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An Apology or Slap in the Face?

I have written before about the power and effectiveness of a sincere apology to help resolve a dispute. Now from West Virginia, a completely different way to resolve a dispute: a slap.

Stewart Altmeyer, a prosecutor in Kanawha County, was suspended without pay for one month for agreeing to drop a larceny charge in exchange for allowing the alleged victim to slap the defendant.

In a mediation, I (or most of my colleagues) do not allow violence to be the outcome of any mediation.

Still no No-fault Divorce in NY

New York is the only state that does not have a no-fault cause of action for divorce.  A cause of action is what needs to be proven for your divorce action to prevail.  Most states have an irreconcilable differences cause of action, where one side does not have to prove the other side committed some unsavory act such as adultery or cruel treatment.

New York currently has four fault-based grounds for divorce:

  1. Adultery (which is still a criminal offense in the Empire State and hard to prove since you cannot testify against your spouse)
  2. Cruel and inhumane treatment (so as to affect the physical or mental health of the charging party such that it is not safe to remain in the marriage)
  3. Abandonment (one spouse intentionally leaves the other or refuses sexual relations for more than one year)
  4. Incarceration of one spouse for more than 3 years

In addition to these, the parties can agree in a written separation agreement to live apart for one year.  The agreement must contain the terms of the separation and ultimately the divorce.  This is the closest NY comes to no-fault.

Davis v. Davis, a recent NY case stated that mere social abandonment was not sufficient to prove constructive abandonment.  The wife in this case did not plead sexual abandonment.   The appellate court saw the pleadings as nothing more than a way to get around NY’s lack of a no-fault ground for divorce and that the courts would not usurp the legislature’s power to determine law for the people of New York.

Is Hiring a Detective to Spy on Your Spouse Harassment? In NY, no.

The case of Anonymous vs. Anonymous (so captioned by the court to protect the identities of all involved) recently asked and answered this question.  This case involved a wife who filed for divorce in November 2008.  The husband filed a counterclaim, alleging that the wife was having an affair.  In February 2009, the court entered a protective order requiring the husband to keep 1000 feet away from the wife’s residence and place of employment (excepting visitation and church attendance). In August 2009, the husband hired a private detective to spy on his wife.  The detective followed her to a hotel where the detective recorded proof that the wife was having an affair with their priest.  The matter became a little more public when the husband told another priest during a confessional of the affair, causing the church to launch an investigation (during which the DVD was given to church officials).  While the wife did not contest the affair, she asserted she was being harassed and that her husband had violated the protective order by hiring the detective.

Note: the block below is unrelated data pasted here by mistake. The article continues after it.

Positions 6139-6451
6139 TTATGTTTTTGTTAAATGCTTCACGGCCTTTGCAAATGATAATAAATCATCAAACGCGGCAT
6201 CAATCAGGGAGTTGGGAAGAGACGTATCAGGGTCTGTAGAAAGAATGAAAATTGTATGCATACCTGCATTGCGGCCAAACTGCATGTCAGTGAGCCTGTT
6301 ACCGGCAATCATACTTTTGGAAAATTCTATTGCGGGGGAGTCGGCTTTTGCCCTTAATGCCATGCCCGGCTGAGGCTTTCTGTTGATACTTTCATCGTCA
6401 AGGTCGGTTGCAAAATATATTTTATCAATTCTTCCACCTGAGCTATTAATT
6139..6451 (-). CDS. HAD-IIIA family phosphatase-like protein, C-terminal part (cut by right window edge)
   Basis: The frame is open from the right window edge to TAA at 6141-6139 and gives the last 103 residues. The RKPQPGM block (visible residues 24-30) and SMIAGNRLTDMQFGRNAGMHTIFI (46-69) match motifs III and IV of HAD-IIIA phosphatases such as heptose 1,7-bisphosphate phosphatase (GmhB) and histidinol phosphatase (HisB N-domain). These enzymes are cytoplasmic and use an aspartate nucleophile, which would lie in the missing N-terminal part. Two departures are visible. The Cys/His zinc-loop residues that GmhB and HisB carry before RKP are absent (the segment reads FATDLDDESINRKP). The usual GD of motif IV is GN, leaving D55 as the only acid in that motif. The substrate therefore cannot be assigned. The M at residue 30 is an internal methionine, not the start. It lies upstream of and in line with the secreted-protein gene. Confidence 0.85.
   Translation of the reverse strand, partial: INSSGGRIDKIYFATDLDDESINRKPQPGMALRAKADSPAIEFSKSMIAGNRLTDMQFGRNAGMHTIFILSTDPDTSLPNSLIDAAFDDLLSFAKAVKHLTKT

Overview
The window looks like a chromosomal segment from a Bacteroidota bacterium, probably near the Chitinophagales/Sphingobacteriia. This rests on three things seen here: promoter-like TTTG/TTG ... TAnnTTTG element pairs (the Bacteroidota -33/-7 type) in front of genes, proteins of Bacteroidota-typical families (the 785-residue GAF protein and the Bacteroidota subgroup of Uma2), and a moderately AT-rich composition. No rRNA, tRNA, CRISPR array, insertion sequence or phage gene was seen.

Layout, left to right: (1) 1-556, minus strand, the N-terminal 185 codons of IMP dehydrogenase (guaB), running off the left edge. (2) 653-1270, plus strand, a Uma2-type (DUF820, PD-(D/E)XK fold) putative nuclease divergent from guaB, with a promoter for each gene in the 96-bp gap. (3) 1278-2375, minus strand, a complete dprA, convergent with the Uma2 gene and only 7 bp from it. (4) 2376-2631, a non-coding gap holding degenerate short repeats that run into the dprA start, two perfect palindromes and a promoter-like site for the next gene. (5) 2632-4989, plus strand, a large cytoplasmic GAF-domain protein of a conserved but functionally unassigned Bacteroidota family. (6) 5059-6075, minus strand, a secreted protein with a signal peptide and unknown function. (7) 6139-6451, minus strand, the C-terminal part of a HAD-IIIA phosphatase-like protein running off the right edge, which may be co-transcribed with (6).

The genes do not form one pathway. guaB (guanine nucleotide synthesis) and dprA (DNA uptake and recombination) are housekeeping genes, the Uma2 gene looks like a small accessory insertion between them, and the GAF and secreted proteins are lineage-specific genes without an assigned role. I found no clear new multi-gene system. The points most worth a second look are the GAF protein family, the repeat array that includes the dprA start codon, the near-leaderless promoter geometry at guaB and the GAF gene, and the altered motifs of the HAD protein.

Family Court Judge Debra J. Kiedaisch ruled that “under the circumstances, the hiring of the private investigator, in and of itself, was not an unlawful intrusion upon the rights of the wife secured by the order of protection.”  She said that the husband had the right to “gather evidence up to the date of trial in defense of the matrimonial action and in support of his own counterclaims.”

“If the husband had the wife followed and recorded … for the purpose of gathering embarrassing material to deliver to her employer with the intention to cause her to lose her employment,” that might rise to “conduct which alarms or seriously annoys another person, and serves no legitimate purpose” — second-degree harassment under New York law — Kiedaisch wrote.

Stock Market Arbitration Filings up 43% in 2009

Filings for arbitration at the Financial Industry Regulatory Authority (FINRA), the self-regulation body of Wall Street, are up 43% in 2009 over the previous year.  Nearly all brokerage agreement specify FINRA arbitration as the only way to resolve a dispute between a client and broker or an employee and broker.  In years where the stock markets are down, arbitration filings tend to increase as investors seek redress for their losses.  The average time from filing to award decreased from 13.0 months in 2008 to 11.5 months in 2009 — a 12% decrease. Investors received a monetary or non-monetary award in 45% of the cases in 2009, up from 37% in 2008.